“On average, we usually identify at least 70-odd other people that have been impacted, one way or another, by just a single offence.
“So when we’re talking about harm, it is much, much bigger than just the victim.
“And if you think that some people in this context will have many victims, and so the number of people have affected is immense, really, and some of those will be affected very seriously – people will be traumatised, their lives will be changed forever.”
A representative of the Metropolitan Police was unable to comment, but said they were aware of Alan’s allegations and that it is an ‘ongoing investigation’.
The PinkNews investigation was carried out by Josh Milton.
Speaking to the Antrim Guardian, Alan said he hopes that some good comes from his horrific experiences.
“I wish to use what has happened to me to help secure the safety of young and vulnerable men and women.” he said.
“Leaders of these men’s local communities can hopefully be made aware so that young men and the public generally can be protected.
“If I am further targeted or murdered for speaking up against these vermin, the public will know I honestly believed I had to stand for something.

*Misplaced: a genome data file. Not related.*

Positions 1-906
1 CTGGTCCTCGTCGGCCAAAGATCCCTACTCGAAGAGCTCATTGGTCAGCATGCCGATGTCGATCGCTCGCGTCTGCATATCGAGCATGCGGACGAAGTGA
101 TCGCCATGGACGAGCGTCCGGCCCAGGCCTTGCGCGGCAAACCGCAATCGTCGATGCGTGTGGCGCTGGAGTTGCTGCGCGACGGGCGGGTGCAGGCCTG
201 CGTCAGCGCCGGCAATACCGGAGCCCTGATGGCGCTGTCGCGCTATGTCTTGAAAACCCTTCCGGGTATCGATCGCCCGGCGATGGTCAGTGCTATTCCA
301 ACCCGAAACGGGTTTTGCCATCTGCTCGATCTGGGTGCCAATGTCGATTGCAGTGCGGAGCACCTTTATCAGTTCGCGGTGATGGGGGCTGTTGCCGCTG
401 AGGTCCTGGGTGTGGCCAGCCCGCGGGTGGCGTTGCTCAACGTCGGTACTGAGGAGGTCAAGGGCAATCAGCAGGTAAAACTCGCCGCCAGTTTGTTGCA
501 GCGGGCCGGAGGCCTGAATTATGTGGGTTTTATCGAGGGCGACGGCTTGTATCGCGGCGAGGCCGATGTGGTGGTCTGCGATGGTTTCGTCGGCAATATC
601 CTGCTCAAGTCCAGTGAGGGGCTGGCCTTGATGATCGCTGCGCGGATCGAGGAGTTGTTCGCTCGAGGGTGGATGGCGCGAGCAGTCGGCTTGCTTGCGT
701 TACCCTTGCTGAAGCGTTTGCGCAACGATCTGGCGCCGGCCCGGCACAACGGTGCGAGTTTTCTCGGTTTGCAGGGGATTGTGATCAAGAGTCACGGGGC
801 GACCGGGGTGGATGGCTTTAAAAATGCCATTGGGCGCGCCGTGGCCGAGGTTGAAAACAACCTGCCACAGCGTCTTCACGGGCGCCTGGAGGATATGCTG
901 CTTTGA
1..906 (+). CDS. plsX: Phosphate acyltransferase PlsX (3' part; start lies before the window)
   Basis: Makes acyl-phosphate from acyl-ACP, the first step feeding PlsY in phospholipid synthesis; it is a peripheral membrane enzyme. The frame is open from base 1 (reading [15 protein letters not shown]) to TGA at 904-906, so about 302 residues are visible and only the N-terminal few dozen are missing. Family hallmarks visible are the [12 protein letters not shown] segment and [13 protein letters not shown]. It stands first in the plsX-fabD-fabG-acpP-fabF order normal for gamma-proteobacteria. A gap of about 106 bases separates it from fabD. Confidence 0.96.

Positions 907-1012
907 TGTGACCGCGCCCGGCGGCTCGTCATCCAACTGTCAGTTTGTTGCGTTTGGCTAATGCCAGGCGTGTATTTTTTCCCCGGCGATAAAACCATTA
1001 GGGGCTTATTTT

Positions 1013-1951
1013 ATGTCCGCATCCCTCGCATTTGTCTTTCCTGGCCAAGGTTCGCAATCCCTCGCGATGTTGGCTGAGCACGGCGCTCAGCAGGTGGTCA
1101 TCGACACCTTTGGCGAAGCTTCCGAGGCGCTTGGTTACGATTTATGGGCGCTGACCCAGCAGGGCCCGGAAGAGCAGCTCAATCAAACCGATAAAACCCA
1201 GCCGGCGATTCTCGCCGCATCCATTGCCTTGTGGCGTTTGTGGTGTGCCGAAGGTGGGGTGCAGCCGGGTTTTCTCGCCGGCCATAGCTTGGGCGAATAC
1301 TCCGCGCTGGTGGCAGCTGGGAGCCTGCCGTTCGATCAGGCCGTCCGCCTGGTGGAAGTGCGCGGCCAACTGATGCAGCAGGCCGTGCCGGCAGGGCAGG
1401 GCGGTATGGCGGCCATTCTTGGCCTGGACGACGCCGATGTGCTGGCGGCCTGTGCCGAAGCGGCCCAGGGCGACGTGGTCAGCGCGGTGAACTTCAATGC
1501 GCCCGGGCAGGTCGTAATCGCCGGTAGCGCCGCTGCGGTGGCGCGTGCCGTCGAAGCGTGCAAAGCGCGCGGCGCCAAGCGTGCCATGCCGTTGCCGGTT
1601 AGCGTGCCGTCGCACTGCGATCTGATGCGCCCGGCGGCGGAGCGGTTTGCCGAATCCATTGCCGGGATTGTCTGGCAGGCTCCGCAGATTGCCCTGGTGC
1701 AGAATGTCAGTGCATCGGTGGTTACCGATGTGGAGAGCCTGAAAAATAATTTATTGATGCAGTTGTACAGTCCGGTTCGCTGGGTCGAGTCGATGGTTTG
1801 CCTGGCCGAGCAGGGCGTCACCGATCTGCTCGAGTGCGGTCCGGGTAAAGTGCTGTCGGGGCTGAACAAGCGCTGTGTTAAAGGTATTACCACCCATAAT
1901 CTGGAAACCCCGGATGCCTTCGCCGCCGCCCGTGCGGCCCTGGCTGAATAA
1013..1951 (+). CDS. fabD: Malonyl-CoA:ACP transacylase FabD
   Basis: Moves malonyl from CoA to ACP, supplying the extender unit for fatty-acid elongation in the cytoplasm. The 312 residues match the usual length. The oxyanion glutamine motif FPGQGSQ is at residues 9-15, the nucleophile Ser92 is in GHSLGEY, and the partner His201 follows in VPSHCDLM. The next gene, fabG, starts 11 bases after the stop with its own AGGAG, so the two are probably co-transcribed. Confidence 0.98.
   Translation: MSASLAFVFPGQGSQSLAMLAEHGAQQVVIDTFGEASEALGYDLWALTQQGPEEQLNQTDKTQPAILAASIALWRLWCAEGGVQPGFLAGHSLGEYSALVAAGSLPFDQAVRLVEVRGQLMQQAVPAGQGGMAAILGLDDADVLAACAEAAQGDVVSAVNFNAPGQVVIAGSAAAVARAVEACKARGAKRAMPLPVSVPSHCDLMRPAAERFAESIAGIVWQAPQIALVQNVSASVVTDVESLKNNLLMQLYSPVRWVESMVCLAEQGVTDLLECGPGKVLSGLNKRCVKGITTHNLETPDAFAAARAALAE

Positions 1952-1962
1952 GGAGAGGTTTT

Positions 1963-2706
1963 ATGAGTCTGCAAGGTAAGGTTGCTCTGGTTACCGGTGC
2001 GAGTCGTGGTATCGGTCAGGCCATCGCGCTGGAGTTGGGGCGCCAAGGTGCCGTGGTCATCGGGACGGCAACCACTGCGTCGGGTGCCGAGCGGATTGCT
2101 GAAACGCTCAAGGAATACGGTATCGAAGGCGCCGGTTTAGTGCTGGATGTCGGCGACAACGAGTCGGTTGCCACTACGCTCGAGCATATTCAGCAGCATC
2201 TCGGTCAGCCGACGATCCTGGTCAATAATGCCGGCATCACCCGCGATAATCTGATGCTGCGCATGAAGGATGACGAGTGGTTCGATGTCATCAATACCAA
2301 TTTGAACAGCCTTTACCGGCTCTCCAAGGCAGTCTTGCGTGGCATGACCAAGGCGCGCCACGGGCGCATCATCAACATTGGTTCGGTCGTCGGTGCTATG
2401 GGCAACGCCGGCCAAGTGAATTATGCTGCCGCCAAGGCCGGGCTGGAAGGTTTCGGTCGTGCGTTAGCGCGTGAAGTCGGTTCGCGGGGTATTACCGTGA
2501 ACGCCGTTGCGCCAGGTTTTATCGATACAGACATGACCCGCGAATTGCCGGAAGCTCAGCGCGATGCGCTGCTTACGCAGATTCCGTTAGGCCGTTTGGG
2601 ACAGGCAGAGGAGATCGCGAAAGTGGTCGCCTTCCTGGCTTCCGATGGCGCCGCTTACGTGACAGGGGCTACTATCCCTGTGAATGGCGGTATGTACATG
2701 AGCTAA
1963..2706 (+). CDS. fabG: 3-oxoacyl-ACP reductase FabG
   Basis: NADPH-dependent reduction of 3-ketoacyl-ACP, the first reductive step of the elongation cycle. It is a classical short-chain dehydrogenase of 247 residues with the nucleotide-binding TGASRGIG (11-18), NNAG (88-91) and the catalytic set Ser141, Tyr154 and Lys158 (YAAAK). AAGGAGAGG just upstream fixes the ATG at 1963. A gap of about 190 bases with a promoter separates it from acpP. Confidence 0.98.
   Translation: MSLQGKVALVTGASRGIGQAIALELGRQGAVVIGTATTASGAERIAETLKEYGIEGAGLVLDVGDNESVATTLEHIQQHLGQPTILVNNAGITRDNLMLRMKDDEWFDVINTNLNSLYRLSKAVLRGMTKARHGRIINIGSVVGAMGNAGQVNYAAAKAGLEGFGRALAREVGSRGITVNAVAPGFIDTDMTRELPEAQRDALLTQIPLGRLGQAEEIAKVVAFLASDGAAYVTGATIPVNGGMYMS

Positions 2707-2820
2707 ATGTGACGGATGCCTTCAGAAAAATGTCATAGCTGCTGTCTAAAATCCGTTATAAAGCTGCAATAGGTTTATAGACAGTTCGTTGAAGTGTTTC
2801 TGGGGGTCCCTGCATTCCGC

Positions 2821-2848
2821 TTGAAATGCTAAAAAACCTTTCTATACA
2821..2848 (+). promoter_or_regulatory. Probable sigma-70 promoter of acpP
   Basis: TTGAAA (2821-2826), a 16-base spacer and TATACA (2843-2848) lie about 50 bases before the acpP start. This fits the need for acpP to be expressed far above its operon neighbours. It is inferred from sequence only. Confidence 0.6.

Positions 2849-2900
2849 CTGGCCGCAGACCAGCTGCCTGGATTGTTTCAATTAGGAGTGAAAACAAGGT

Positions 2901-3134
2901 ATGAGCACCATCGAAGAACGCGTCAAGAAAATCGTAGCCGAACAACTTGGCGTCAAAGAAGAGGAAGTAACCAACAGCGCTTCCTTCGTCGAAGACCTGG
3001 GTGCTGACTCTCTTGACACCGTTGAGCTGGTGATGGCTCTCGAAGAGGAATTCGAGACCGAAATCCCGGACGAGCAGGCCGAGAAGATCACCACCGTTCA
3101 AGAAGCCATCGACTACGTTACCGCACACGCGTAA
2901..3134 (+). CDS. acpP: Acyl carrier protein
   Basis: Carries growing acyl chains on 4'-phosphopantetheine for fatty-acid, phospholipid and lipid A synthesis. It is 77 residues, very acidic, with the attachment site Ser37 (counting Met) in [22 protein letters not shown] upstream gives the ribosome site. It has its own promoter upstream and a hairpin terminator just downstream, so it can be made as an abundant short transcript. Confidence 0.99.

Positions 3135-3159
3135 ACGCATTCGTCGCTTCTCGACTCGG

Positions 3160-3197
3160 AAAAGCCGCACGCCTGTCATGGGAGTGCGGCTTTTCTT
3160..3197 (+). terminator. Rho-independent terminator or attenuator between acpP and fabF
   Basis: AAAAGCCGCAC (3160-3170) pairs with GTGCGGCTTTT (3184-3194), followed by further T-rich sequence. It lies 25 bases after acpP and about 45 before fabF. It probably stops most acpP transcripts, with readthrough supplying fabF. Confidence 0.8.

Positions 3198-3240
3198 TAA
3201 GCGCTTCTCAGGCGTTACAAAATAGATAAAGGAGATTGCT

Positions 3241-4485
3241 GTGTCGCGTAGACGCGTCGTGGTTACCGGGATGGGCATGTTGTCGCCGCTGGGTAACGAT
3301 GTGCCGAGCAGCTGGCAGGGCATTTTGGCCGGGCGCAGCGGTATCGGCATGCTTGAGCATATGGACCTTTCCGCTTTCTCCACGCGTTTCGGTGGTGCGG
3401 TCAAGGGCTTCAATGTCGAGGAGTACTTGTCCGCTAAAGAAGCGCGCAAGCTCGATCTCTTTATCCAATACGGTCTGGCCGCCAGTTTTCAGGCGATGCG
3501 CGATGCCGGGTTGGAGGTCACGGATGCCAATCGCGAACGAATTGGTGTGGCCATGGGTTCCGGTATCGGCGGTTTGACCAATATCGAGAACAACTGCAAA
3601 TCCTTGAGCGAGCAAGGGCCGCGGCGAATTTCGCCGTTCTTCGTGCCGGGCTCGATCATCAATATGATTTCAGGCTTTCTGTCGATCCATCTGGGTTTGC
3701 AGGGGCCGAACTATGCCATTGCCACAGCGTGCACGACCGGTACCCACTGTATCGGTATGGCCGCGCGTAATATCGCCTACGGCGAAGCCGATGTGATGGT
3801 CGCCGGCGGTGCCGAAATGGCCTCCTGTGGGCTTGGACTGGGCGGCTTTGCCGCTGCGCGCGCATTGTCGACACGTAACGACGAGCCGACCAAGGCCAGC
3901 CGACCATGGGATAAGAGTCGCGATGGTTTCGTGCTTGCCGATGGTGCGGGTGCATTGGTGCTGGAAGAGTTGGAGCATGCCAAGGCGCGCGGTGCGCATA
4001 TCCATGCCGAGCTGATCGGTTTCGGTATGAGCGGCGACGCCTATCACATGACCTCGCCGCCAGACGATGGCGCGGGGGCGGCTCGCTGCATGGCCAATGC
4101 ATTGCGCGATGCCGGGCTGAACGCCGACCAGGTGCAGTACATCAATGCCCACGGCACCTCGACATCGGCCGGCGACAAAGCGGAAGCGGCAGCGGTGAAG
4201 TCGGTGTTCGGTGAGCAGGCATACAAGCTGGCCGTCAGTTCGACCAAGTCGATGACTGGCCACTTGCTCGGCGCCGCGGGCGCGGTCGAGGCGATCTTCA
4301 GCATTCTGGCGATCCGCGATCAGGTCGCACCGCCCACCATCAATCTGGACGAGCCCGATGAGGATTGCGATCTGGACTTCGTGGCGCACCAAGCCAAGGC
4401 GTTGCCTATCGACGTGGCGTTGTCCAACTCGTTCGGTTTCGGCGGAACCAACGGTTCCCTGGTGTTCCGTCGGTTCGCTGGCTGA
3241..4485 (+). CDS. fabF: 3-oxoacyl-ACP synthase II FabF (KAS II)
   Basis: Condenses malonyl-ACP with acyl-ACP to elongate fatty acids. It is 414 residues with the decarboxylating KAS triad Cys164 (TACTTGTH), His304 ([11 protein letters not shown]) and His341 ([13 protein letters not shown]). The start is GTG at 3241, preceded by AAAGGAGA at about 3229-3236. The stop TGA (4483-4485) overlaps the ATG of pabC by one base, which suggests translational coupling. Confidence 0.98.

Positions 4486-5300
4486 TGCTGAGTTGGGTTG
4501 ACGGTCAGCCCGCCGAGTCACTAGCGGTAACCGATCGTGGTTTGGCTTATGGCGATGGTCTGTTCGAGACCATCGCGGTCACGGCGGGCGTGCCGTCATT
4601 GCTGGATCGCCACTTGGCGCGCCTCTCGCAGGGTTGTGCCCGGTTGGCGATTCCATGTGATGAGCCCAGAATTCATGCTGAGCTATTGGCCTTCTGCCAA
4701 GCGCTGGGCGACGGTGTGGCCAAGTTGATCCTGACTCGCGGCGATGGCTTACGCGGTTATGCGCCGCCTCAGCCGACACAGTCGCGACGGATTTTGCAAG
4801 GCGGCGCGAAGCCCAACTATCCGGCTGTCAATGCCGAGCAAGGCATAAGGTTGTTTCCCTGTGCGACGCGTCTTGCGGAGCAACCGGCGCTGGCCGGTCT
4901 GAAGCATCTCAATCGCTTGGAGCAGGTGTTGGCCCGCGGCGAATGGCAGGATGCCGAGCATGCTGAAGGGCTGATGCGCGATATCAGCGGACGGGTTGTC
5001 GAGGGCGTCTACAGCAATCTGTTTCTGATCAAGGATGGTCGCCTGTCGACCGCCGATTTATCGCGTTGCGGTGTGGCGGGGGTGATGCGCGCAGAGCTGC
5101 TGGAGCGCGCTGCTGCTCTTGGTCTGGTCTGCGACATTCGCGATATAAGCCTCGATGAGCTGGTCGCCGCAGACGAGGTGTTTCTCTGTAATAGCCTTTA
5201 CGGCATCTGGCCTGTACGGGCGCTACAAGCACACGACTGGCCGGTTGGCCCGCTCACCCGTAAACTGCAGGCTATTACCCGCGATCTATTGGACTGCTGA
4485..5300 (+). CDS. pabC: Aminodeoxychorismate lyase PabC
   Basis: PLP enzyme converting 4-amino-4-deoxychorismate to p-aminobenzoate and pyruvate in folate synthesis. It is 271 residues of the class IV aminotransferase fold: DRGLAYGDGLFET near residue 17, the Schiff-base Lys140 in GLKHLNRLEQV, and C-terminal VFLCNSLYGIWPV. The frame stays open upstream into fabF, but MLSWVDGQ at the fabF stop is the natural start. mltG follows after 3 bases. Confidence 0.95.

“Keeping quiet about this is not an option.
“Gay men need to understand that they must meet threats of extortion head on and not allow themselves to be sexually assaulted by predators.
“Gay men have as much right to be unaccosted as any straight man or woman and as much right to report it.
“These things happen in the gay world because pride does not yet mean enough and victims are scared of being outed.
“These predators gather video footage of the victim to threaten victims into silence if an attack is successful.
“MLAs need to be made aware of the levels of crime faced by the LGBTQ community, and people in general.”
Alan has been preparing a document for MLAs and the Policing Board and a book is due out next year entitled “Outing the Enemy Within”.
Other incidents have been reported in County Down and Alan has also reported his case and subsequent treatment to the Police Ombudsman.
The Antrim Guardian will be following the case and reporting further developments.